Where is Trisha Meili Now? Victim at the Center of Central Park Five Case, Subject of Netflix Series 'When They See Us'

Where Is Trisha Meili Now?
Trisha Meili, known to millions as the Central Park jogger who 14 years ago was beaten, raped and left to die, is applauded at the Sexual Assault Education Center's 2nd annual Author's Luncheon April 10, 2003 in Stamford, Connecticut. Getty

On the night of April 19, 1989, 28-year-old banker Trisha Meili was on a jog in Manhattan's Central Park. Wearing headphones during her daily exercise, Meili wasn't able to hear two men approaching her from before and subsequently hitting her over the head with a tree branch.

Knocked unconscious, the 28-year-old was dragged, raped, beaten and left for dead. Hours later, two individuals found Meili, tied up with her own shirt with severe lacerations. The attack left her with a fractured skull and she lost nearly 80 percent of her blood.

Taken to the Metropolitan Hospital, doctors suspected Meili wouldn't survive, or if she did, the young woman would live the remainder of her life in a vegetative state. However, after 12 days in a coma, Meili awoke but with zero memory of the attack.

Despite discrepancies in the timeline and no DNA evidence, Antron McCray, Kevin Richardson, Yusef Salaam, Raymond Santana and Korey Wise — the young men who would soon become known as the Central Park Five — were suspected and charged with the heinous attack.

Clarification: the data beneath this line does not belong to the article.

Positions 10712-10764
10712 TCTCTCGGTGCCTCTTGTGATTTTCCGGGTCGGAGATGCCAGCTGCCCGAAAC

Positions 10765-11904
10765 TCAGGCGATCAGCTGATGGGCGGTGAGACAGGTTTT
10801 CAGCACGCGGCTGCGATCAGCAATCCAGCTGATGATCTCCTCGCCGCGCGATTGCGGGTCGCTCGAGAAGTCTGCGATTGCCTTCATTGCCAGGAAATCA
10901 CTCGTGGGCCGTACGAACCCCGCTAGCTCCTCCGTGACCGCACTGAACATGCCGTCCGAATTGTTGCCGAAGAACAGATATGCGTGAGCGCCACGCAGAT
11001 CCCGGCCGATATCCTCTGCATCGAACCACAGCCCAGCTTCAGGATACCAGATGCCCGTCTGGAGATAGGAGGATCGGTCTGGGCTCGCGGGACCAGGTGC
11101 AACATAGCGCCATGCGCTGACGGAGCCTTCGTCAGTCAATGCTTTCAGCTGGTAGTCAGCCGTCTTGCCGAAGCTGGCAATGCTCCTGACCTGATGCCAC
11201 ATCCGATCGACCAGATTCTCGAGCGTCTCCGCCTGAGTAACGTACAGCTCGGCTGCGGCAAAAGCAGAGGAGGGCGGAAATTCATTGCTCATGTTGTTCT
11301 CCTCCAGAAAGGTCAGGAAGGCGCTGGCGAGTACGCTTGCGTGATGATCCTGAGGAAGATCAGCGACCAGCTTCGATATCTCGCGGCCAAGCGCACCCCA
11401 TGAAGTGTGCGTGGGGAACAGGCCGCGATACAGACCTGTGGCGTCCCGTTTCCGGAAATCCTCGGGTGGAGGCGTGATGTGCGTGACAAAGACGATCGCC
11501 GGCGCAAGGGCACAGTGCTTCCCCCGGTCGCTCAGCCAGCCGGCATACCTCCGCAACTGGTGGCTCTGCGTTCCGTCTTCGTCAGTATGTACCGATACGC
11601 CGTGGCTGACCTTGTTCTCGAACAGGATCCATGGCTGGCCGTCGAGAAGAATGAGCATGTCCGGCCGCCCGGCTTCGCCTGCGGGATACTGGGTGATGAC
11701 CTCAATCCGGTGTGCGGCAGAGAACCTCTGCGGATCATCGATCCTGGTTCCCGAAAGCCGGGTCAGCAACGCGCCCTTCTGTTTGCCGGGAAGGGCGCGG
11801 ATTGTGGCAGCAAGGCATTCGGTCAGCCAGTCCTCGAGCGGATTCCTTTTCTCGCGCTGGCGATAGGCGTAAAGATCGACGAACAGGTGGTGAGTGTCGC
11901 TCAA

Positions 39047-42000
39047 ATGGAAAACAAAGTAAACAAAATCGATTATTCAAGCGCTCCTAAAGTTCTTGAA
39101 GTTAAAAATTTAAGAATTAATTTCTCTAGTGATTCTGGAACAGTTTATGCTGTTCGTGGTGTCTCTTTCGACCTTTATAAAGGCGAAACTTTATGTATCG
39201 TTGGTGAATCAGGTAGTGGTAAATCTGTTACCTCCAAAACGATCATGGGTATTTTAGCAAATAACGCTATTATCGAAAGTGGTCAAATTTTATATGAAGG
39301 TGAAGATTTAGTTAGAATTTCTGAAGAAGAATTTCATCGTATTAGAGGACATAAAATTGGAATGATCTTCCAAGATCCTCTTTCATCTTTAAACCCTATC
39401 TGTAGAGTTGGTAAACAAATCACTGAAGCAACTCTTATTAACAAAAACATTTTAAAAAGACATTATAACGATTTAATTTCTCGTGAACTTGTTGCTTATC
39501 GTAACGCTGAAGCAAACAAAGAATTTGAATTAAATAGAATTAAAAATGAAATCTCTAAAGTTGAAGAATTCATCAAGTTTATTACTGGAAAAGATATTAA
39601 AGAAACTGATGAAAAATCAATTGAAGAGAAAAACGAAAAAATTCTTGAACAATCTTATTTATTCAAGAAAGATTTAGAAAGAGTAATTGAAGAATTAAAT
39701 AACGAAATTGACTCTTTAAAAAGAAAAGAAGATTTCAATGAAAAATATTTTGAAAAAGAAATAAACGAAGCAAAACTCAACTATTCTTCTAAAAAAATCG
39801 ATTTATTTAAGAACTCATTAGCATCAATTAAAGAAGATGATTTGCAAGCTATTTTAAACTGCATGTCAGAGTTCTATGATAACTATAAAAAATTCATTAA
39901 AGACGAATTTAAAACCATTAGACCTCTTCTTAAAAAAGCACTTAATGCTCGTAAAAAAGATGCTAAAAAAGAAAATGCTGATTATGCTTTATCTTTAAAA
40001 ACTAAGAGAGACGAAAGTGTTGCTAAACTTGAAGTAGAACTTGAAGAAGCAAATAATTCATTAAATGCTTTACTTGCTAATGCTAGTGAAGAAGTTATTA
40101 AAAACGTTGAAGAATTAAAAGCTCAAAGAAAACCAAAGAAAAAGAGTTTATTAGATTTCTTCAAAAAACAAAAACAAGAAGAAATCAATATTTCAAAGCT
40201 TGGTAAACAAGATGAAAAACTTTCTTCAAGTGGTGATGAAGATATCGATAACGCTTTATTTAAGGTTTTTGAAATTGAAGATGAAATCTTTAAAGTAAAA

Meili's identity was kept under wraps. Known simply as the "Central Park Jogger," she testified twice throughout the 1990 trial. The five teenagers were found guilty and sentenced to 10-15 years in prison. In 2002, over 10 years after the trial, inmate Mathias Reyes came forward claiming he was the one he orchestrated the attack. His confession was confirmed by DNA evidence

The five men who had been convicted of the rape had their convictions vacated, despite having spent as many as a dozen years in prison. They sued the city in 2003, and in 2014 — a full quarter century after the original attack — they received a $41 million settlement for their wrongful conviction.

While the focus of the Central Park Five story has often focused — with good reason — on the trial, the ensuing appeals and exonerations of the young men wrongly convicted of the crime, the victim has also tried to make sure her story was known.

Meili published a memoir in 2003, I Am the Central Park Jogger: A Story of Hope and Possibility. Currently, the now 58-year-old works with survivors of sexual assault at Mount Sinai Hospital and Gaylord Hospital, according to a Refinery 29 report.

"I do wish the case hadn't been settled," Meili told ABC News' 20/20 in January. "I wish that it had gone to court because there's a lot of information that's now being released that I'm seeing for the first time. I support the work of law enforcement and prosecutors.... They treated me with such dignity and respect."

Meili has not regained her memory of the brutal attack but has remained skeptical of Reyes' claim that he acted alone.

"I always knew that there was at least one more person involved because there was unidentified DNA," she said in the ABC interview. "So when I heard the news that there was an additional person found whose DNA matched, that wasn't a tremendous surprise. But when he said that he and he alone had done it, that's when some of the turmoil started, wondering 'Well, how can that be?'"

When They See Us is now streaming on Netflix.